|Clayton, G. C.||Hurst, Gerald B.||Tasker, R. Inigo.|
|Cobb. Sir Cyril||Jackson, Sir H. (Wandsworth. Cen'l)||Templeton, W. P.|
|Cochrane, Commander Hon. A. D.||James Lieut.-Colonel Hon. Cuthbert||Thomas, Sir Robert John (Anglesey)|
|Cockerill, Brig.-General Sir George||Jones, G. W. H. (Stoke Newington)||Thomson, Rt. Hon. sir W. Mitchell.|
|Conway, Sir W. Martin||King, Commodore Henry Douglas||Tryon, Rt. Hon. George Clement|
|Cooper, A. Duff||Kinloch-Cooke, Sir Clement||Vaughan-Morgan, Col. K. P.|
|Cowan, Sir Wm. Henry (Islington., N.)||Lane Fox, Col. Rt. Hon. George R.||Wallace, Captain D. E.|
|Crawfurd, H. E.||Lister, Cunliffe-, Rt. Hon. Sir Philip||Ward, Lt.-Col. A. L. (Kingston-on-Hull)|
|Crookshank, Col. C. de W. (Berwick)||Lloyd, Cyril E. (Dudley)||Warner, Brigadier-General W. W.|
|Davidson, J. (Hertf'd, Hemel Hempst'd)||Locker-Lampson, Com. O. (Handsw'th)||Warrender, Sir Victor|
|Davies, Maj. Geo. F. (Somerset, Yeovil)||Lougher, Lewis||Watson, Rt. Hon. W. (Carlisle)|
|Davies, Dr. Vernon||Lowe, Sir Francis William||Watts, Dr. T.|
|Edwards, J. Hugh (Accrington)||Lucas-Tooth, Sir Hugh Vere||White, Lieut.-Col. Sir G. Dalrymple-|
|Elliot, Major Walter E.||McDonnell, Colonel Hon. Angus||Williams, Com. C. (Devon, Torquay)|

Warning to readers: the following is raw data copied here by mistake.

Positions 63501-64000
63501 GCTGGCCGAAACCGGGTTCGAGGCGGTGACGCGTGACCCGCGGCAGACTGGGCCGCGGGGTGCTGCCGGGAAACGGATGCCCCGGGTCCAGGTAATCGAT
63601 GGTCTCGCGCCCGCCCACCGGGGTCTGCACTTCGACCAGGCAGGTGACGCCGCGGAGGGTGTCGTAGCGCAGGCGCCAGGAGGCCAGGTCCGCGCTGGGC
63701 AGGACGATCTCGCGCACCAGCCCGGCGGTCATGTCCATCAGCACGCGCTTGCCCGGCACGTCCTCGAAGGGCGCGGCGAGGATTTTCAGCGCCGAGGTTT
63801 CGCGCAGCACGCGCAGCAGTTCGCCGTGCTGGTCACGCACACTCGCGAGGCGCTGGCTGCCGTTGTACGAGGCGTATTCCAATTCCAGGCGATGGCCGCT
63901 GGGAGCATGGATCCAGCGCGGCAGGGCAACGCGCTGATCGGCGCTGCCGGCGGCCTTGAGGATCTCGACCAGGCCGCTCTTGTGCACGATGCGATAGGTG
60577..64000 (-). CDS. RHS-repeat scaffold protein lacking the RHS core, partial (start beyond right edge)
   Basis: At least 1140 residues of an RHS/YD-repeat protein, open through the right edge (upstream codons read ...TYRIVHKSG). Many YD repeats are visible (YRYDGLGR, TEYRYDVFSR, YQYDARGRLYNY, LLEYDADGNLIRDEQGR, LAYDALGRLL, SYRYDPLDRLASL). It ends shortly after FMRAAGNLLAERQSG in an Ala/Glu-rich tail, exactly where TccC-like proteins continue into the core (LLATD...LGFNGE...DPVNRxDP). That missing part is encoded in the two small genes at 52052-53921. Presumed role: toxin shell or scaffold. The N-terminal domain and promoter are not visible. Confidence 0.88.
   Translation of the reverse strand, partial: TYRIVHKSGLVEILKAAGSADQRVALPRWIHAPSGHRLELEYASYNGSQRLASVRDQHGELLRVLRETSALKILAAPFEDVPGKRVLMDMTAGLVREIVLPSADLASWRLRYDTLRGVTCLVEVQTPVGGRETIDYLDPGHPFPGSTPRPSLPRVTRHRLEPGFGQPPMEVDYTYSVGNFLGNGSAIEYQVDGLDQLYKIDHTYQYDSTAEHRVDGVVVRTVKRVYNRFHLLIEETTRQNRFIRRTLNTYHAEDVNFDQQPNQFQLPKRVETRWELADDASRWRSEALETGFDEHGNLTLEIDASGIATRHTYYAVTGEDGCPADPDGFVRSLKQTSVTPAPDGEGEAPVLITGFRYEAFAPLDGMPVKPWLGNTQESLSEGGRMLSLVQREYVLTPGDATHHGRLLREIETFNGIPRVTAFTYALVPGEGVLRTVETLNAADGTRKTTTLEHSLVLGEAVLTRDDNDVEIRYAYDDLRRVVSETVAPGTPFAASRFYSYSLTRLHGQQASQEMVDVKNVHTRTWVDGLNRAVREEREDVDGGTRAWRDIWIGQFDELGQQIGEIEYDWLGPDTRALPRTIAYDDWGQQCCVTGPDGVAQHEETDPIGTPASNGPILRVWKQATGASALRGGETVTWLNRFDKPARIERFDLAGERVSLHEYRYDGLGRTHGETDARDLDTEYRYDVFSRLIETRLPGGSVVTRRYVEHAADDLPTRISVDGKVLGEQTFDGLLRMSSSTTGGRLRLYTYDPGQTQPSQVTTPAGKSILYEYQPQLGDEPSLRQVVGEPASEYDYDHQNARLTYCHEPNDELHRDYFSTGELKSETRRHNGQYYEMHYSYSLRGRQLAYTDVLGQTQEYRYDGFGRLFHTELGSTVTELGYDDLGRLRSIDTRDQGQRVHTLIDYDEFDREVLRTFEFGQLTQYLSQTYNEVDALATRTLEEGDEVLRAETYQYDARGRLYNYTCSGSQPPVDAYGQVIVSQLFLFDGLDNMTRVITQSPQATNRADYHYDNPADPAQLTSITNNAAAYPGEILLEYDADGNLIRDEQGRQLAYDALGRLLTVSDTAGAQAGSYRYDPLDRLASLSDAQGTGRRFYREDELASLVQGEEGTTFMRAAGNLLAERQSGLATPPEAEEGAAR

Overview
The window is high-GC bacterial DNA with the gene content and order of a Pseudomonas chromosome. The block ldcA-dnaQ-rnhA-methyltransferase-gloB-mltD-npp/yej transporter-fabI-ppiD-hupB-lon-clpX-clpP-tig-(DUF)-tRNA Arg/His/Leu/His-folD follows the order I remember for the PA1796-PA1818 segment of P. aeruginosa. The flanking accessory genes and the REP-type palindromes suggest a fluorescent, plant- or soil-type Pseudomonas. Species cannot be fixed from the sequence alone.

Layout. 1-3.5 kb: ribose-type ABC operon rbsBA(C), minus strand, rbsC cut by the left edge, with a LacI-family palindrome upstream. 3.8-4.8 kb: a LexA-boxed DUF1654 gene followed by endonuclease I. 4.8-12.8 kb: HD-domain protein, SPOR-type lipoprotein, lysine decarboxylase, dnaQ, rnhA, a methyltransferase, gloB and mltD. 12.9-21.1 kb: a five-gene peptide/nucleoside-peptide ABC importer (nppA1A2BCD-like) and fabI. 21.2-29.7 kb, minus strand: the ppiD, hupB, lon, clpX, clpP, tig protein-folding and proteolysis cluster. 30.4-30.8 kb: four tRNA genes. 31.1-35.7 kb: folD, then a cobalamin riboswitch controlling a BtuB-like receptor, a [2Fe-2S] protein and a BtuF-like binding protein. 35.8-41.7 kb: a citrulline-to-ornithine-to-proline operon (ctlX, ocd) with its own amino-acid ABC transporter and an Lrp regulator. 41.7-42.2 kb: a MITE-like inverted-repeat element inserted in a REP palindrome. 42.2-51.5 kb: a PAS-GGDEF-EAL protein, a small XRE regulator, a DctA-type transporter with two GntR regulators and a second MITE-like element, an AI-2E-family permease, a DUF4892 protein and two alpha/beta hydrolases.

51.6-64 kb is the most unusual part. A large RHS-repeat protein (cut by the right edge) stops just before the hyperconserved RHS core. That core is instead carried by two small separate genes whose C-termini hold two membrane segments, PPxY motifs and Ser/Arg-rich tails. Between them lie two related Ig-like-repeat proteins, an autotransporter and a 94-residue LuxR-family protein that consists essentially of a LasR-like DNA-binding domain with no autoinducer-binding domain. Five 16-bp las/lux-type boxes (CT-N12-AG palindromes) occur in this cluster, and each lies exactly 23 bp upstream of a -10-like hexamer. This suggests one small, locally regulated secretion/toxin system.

|Ellis, R. G.||Msclntyre, Ian||Williams, Herbert G. (Rending)|
|Elveden, Viscount||McLean. Major A.||Wilson, Sir M. J. (York. N, R. Richm'd)|
|Erskine, Lord(Somerset, Weston-s.-M.)||Macnaghten, Hon. Sir Malcolm||Winby, Colonel L. P.|
|Evans, Captain A. (Cardiff, South)||McNelll, Rt. Hon. Ronald John||Winterton, Rt. Hon. Earl|
|Fairfax, Captain J. G.||Macpherson, Rt. Hon. James I.||Wise, Sir Fredric|
|Fermoy, Lord||Malone, Major P. B.||Wolmer, Viscount|
|Ford, Sir P. J.||Marriott, Sir J. A. R.||Wood, Sir Kingsley(Woolwich W.)|
|Forestier-Walker, Sir L.||Milne, J. S. Wardlaw-||Woodcock, Colonel H. C.|
|Forrest, W.||Mitchell, S. (Lanark, Lanark)||Yerburgh, Major Robert D. T.|
|Foster, Sir Harry S.||Mitchell, W. Foot (Saffron Walden)|
|Foxcroft, Captain C. T.||Monsell, Eyres, Com. Rt. Hon. B. M.||TELLERS FOR THE NOES.—|
|Fremantle, Lieut.-Colonel Francis E.||Moore. Lieut.-Colonel T. C. R. (Ayr)||Major Sir Harry Barnston and|
|Galbraith, J. F. W.||Murchison, Sir Kenneth||Major Sir George Hennessy.|